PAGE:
The increasing need for affordable housing
“Housing affordability is a big deal. It used to be the Kiwi dream that every New Zealander would be able to buy the house, the quarter acre pavlova paradise and that dream is diminishing.” This is what former Prime Minister John Key said when he was campaigning back in 2007.
Here we are 10 years on and the issue is still alive and kicking. That New Zealand is experiencing a lack of affordable housing is not disputed. There’s general consensus that we have an issue.
Alongside Sydney, Hong Kong, and Vancouver, Auckland is one of the most expensive cities in the world when it comes to housing. This makes it difficult for those on a modest income to purchase property and it increases societal inequality.
As it’s a multi-faceted problem, it requires multiple solutions. An affordable housing strategy includes the need for innovative and sustainable solutions including faster build times, off-site builds, better designs, and smaller properties. (All things an Eco Pod offers!)
But whose problem is it? Is it a government or private sector issue? Ultimately, it’s a problem for all of us that needs input from all sides if we are to solve it.
John Tookey suggests that government needs to drive the change and it’s naïve to think that leaving it to the free market, who only act in their best interests, will result in an increase in affordable housing. As Professor of Construction Management at Auckland University of Technology and head of Built Environment in the School of Engineering, Compute and Mathematical sciences, he is well versed across the subject.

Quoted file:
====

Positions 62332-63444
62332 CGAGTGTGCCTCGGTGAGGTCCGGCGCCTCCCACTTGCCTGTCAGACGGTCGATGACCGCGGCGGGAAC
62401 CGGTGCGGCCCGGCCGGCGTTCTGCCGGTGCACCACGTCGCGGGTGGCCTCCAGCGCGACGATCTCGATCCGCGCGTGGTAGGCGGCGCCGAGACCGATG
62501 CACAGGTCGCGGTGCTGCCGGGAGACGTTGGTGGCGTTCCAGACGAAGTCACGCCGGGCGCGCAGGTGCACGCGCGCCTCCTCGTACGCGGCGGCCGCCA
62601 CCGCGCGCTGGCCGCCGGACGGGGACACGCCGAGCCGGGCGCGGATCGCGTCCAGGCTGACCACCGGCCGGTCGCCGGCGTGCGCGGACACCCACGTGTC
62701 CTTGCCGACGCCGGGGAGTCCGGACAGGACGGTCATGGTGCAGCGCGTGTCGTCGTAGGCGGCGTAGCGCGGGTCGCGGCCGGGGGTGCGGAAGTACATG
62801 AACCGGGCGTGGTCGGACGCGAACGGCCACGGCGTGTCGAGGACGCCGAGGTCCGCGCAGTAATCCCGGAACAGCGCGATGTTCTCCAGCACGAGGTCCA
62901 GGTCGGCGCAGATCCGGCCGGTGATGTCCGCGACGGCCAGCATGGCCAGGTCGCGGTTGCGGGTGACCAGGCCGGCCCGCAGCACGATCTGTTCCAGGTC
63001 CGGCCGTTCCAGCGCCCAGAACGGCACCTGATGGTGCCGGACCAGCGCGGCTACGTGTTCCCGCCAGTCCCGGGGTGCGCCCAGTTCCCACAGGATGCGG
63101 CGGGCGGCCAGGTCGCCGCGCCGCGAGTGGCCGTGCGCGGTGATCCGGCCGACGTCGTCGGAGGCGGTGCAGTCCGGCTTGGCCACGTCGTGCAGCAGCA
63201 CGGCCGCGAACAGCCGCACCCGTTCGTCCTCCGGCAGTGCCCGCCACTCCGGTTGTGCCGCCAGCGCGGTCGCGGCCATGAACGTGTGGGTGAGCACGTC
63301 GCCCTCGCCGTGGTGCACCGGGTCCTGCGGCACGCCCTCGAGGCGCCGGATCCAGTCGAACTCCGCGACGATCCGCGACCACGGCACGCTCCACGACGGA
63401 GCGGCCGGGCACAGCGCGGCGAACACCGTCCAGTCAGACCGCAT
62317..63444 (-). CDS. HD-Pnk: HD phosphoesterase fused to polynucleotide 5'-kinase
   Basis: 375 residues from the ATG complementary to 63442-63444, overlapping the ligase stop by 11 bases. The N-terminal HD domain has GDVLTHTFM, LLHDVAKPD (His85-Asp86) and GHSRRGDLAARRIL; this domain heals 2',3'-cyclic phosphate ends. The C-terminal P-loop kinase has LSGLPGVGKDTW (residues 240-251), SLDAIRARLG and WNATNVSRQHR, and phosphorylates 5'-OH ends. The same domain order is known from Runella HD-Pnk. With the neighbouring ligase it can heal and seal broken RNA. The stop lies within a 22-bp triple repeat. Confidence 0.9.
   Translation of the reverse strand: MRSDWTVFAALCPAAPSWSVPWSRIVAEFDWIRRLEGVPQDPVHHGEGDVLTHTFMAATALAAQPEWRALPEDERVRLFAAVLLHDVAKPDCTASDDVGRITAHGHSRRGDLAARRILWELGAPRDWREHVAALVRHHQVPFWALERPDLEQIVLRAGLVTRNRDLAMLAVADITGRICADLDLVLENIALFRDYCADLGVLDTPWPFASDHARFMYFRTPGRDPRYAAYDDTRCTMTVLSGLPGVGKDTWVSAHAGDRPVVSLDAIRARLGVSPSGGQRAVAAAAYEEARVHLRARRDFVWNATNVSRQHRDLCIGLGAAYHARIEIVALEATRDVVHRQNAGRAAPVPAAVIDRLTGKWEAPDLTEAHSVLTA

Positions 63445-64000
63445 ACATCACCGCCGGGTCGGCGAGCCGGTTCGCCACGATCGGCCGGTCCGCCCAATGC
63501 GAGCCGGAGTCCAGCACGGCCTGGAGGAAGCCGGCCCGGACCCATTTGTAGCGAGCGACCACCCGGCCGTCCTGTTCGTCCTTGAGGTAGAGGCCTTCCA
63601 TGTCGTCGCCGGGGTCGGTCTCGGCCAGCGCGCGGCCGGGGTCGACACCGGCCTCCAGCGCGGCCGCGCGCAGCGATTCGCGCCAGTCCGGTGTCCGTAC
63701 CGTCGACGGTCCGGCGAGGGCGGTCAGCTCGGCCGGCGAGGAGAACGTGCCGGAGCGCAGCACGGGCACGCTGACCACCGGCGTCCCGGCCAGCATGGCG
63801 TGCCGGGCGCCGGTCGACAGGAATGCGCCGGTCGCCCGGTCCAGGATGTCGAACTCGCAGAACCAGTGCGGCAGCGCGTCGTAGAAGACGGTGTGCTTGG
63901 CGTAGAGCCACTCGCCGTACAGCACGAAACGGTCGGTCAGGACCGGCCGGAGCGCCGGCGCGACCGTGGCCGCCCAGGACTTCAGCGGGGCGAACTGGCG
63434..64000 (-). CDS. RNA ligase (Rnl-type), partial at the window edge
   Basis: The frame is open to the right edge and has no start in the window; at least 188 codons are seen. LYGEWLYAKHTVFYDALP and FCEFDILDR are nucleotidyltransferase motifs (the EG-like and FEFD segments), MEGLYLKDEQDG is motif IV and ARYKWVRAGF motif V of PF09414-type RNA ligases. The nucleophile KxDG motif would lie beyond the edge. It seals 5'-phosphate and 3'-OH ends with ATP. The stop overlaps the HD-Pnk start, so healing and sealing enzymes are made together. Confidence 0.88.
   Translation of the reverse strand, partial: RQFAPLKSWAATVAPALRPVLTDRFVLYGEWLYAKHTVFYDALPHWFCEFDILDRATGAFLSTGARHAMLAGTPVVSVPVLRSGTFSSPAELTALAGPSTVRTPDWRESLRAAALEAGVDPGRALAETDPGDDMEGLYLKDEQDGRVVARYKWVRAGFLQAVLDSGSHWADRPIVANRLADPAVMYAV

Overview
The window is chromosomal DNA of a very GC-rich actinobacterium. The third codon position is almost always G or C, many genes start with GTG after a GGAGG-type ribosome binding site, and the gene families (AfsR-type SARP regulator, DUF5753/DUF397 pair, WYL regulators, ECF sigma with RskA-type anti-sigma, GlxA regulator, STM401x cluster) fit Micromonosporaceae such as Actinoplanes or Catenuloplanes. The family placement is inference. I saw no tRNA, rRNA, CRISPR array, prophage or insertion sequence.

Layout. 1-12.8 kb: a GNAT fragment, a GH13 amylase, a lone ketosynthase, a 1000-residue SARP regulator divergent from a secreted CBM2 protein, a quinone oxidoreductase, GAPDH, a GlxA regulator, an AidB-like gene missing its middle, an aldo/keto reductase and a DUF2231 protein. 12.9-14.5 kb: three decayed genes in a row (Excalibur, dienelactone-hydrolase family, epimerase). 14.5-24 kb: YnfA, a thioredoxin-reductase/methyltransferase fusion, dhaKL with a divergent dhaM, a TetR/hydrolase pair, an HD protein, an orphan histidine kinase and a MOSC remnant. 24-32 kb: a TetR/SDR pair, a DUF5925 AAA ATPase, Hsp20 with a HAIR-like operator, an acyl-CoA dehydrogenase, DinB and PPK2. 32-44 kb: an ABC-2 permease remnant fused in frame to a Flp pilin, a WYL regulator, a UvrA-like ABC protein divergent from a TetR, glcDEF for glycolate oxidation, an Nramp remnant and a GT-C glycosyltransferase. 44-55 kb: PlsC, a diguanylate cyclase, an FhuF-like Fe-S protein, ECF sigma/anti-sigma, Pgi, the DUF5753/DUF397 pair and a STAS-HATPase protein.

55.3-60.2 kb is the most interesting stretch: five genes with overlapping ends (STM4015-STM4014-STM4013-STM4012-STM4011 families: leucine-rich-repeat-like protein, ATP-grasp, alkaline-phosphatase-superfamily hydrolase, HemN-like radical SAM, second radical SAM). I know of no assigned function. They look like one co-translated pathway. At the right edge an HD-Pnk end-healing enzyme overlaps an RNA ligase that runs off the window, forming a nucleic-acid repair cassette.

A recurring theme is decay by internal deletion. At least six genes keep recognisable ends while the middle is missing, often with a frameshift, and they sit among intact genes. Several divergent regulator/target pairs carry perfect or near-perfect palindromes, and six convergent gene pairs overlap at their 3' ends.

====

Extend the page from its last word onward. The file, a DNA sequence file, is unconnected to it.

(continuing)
The government is taking steps to address housing affordability but do they go far enough? The government’s Ministry of Business, Innovation & Employment website states that housing affordability is a significant issue for many New Zealand families, the economy and government and that they have a comprehensive work programme in place to improve housing affordability. Prime Minister Bill English suggests changes to the Resource Management Act (RMA) are speeding up processes such as the issue of building and subdivision consents. Removing bureaucratic hurdles would save both time and money, but for it to play an effective role in the solution it needs to happen faster than what we are currently seeing.
Back in September 2013, the Auckland Housing Accord was approved. It states that 10 per cent of new homes in special housing areas have to be affordable housing suitable for first-home buyers on a modest income. Sounds good on paper but even with a quota of 13,000 new homes per annum it falls short of meeting needs. It also appears that the concept lacks the appropriate checks and balances to ensure the quota is being met.
Change doesn’t happen overnight, but it would help if the political process was nimbler and able to stay ahead of market needs, or at least keep abreast of them. With an election looming it’s a good time to review the various political parties’ stance on housing affordability.
The challenge housing affordability presents our communities requires an immediate solution, not one in 10 years’ time. Visionary thought and practical application are both needed to drive positive change.
If you’d like to delve a little deeper into this subject, we recommend reading the following:
Understanding Housing Affordability (Briefing paper, Arthur Grimes)
Cost Is Not Price: The Impact of Productivity and Design in Housing Affordability (Briefing paper, John Tookey)